The first thing that may catch your ear on Bronco, the new record from Orville Peck, is how uncannily the opening track “Daytona Sand” seems to evoke “Neon Bible,” the title track from Arcade Fire’s second album. His sense of arrangement here doesn’t stray too far from that era of the once-venerated Canadian band, offering a blend of twee-affected Americana ruralism evoking more the era of star-spangled singing cowboys of country music than the blue-jeans-and-arena-crowds type. This isn’t the only track to live in that kind of sonic space, but it is also not the only space explored on Bronco, which feasts upon the great history of country music with great abandon, including all of its many manifestations, from the cosmic country ’70s to the days in the 2000s when you could play country to great critical acclaim so long as you called it folk instead (“indie folk” all the better for those crowds). What is it that makes this, much like Peck’s debut, resonate so much more deeply and successfully than other crass reconfigurations of country’s century-old body of music into something palatable to certain critic-friendly types? It’s simple: sincerity.
High in the skies above the dusty plains and southeastern American deltas caused by runoffs from the great Mississippi river there is a polestar, the same one for Orville as has long been cited by Nick Cave: Elvis Presley. Specifically evoked here is the weary, leather clad and open-hearted Elvis of the comeback years of the late ’60s, standing on a darkened stage before a Hawaii audience playing his god damn heart out for a comeback he just knew wasn’t going to come true. Elvis has a bit of a bad rap, not for unfair reasons, but a reputation that comes at least in part from misunderstanding; as far as misogyny is concerned, those claims are spot on, but regarding the racist framing of him as the king of rock ‘n’ roll, it was always a crown he struggled to shirk off either to credit his non-white bandmates or the worlds of music he drew from, only for a manager who tightly controlled the image of their million-dollar boy wonder to shut down those overtures to better market their product. By the later years, the weight of these things, sins he did and did not commit, crimes he could and could not make up for, wore heavily on the king, and the greatest survivor of the Tupelo tornado that killed so many was instead sweat-soaked and on the verge of tears as he begged an audience now given to the psychedelia and everything that would come after to come back to him.
This is, in an image, country music. Orville plays on Bronco with the same domains of country then, as it struggled to make sense of its history and the oncoming train of the future. There was exotica, Latin music, blues, folk, psychedelia, even a little Joao Gilberto. These reconfigurations would reemerge in the 2000s and 2010s as a kind of indie folk, if we remember, a post-alt country boom where these once-sincere sounds would instead be recaptured with toy instruments to evoke more the sense of hearing your grandparent’s records as a child. But Orville cuts clean past those crass kinds of approaches; when post-punk guitar shimmer comes through in his arrangements, it feels more like the closing of a great circle where the punks once influenced by country and early rock ‘n’ roll return their honed skills home. His voice here as on his debut is prairie-bound, the baying of the cowboy at the honeyed moon of Texas.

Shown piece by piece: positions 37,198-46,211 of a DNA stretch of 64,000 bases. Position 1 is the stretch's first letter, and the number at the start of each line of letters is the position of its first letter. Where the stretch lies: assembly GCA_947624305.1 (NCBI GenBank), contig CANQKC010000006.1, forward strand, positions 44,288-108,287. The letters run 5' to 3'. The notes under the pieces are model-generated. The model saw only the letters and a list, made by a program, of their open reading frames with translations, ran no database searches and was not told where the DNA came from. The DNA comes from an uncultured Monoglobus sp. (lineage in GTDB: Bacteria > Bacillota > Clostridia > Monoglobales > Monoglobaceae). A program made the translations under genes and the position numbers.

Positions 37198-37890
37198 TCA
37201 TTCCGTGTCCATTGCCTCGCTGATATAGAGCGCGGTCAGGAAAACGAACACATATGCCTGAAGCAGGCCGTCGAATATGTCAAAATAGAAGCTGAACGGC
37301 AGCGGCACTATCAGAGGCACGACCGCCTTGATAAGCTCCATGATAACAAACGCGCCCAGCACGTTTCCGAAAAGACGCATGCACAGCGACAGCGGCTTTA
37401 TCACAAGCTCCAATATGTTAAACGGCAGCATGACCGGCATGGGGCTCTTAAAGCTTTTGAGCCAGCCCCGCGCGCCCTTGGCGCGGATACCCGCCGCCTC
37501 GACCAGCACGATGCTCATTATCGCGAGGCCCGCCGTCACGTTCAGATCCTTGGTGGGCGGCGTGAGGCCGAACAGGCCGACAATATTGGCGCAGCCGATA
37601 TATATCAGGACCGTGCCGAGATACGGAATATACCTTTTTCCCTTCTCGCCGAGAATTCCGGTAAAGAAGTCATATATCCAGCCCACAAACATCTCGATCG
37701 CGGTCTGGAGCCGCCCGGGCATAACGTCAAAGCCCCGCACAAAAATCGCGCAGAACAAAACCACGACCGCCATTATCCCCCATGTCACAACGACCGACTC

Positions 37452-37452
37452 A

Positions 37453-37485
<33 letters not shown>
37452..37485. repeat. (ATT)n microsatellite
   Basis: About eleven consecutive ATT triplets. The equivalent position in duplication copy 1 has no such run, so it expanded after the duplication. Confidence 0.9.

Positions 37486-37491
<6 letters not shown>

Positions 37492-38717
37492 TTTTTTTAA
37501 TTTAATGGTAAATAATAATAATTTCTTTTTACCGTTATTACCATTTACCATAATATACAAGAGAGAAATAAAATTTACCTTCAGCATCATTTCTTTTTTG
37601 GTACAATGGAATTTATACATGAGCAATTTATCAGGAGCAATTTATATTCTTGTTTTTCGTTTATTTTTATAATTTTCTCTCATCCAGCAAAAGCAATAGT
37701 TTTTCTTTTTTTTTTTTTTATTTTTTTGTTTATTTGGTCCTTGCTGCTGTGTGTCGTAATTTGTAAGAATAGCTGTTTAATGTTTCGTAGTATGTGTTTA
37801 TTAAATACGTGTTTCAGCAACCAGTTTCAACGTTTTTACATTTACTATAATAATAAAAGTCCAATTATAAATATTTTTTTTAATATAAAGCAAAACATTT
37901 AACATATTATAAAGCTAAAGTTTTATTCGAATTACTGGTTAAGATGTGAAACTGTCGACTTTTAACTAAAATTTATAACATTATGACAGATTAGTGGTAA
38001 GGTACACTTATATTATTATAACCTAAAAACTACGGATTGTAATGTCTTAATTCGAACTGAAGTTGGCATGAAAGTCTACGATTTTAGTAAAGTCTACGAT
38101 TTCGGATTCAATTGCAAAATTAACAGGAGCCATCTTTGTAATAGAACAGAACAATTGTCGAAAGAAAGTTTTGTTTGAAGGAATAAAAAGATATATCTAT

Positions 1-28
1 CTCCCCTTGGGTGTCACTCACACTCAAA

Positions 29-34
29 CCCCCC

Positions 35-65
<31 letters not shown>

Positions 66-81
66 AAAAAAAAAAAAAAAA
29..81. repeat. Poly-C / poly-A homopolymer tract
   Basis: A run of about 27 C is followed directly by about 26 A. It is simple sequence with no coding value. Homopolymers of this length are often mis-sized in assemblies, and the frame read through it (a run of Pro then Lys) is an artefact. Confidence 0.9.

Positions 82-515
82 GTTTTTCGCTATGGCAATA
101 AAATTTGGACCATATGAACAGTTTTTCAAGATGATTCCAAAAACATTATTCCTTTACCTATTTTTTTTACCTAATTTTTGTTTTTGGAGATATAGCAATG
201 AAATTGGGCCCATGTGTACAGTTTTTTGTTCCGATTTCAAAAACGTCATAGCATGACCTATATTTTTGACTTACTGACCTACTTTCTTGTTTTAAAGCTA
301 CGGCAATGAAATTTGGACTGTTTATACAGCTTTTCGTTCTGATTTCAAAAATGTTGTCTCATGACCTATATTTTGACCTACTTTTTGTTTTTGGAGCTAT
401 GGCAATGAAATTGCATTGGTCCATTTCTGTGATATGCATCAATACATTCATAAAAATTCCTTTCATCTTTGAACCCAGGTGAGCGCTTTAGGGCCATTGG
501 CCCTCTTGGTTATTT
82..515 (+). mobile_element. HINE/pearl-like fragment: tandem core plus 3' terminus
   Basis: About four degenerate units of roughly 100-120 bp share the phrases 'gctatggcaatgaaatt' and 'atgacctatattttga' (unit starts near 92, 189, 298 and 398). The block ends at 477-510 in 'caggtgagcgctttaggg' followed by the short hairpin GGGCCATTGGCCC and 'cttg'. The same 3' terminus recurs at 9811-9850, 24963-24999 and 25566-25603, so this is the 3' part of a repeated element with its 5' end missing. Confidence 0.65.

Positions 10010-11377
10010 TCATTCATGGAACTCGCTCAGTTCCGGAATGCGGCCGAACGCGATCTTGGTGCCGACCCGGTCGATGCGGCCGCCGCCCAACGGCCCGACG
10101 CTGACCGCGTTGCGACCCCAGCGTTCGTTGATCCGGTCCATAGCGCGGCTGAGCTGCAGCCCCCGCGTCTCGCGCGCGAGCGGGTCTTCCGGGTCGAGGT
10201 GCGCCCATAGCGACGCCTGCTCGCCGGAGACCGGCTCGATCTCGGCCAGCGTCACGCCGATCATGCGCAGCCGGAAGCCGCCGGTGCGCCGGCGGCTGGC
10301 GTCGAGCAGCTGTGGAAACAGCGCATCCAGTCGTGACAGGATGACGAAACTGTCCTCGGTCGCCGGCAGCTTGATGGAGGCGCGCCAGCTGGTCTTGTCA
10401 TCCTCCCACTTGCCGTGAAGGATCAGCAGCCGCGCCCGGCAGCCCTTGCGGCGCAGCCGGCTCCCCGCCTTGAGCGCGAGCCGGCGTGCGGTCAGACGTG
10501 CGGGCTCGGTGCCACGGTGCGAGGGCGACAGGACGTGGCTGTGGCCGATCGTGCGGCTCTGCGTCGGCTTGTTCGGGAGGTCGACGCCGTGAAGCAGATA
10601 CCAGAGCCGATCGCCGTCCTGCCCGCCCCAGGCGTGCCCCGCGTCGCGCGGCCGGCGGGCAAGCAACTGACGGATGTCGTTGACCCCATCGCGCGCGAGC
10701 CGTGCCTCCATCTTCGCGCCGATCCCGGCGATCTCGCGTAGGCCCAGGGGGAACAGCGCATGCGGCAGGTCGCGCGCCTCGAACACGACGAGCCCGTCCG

Everything said so far applies as much to Peck’s debut as to Bronco. So what’s different? Well for one, despite the decidedly moodier cover, this record is substantially more buoyant and joyful. There is still the lingering scent of tobacco drifting past the baking heat of low-hanging lights, but no longer are these songs exclusively for the country-twang goths hanging out in black cowboy boots hours past midnight. Even the sadness here is dripping with honey. This in turns allows the sadness in these songs to take on a more complex and mature texture, the way that emotions tend to self-complicate with time and age, every joyous moment streaked with the memory of people who can’t share it with us now and every moment of heartbreak bearing the quiet joy of still being alive. These are a mature set of songs, diving into the same emotional complexity that Nick Cave before him saw in Elvis and everything that came after. Years before country would crack, break, and fragment, with the psychedelic arrangers parting ways with the outlaws, the popstars, the mariachi bands and the Brazilian jazz cats, they would send a satellite out to space; Bronco returns to orbit 50 years later, an artifact of a potential alternate evolution of country music.
The most gratifying element of the emotional maturity Peck shows here is precisely in how it feels like an affirmation of, to many, the least desirable aspect of his work, that being his adoring and abiding love of country. He may have come from the world of punk and goth, but the goal of this project is clearly more to capture all the manifold angles and contours of the human heart and its life. Gothic music is an important aspect of this, the proper color for certain many elements, but is far from the only one necessary to capture what the world in adulthood looks and feels like in its confusion and mess. The clearly considered development present on Bronco compared to Pony, a consciousness present even in the relation-by-maturity of their names, bodes well for future development from Peck. Bronco doesn’t feel like an evolutionary dead end but a temporary stopping point on a fertile road; it feels safe to continue to place our faith in Peck’s creative capabilities. And with music for the gloom of the night and the honeyed sky of twilight, who knows what colors might come next? It’s good to feel excited.
Langdon Hickman is listening to progressive rock and death metal. He currently resides in Virginia with his partner and their two pets.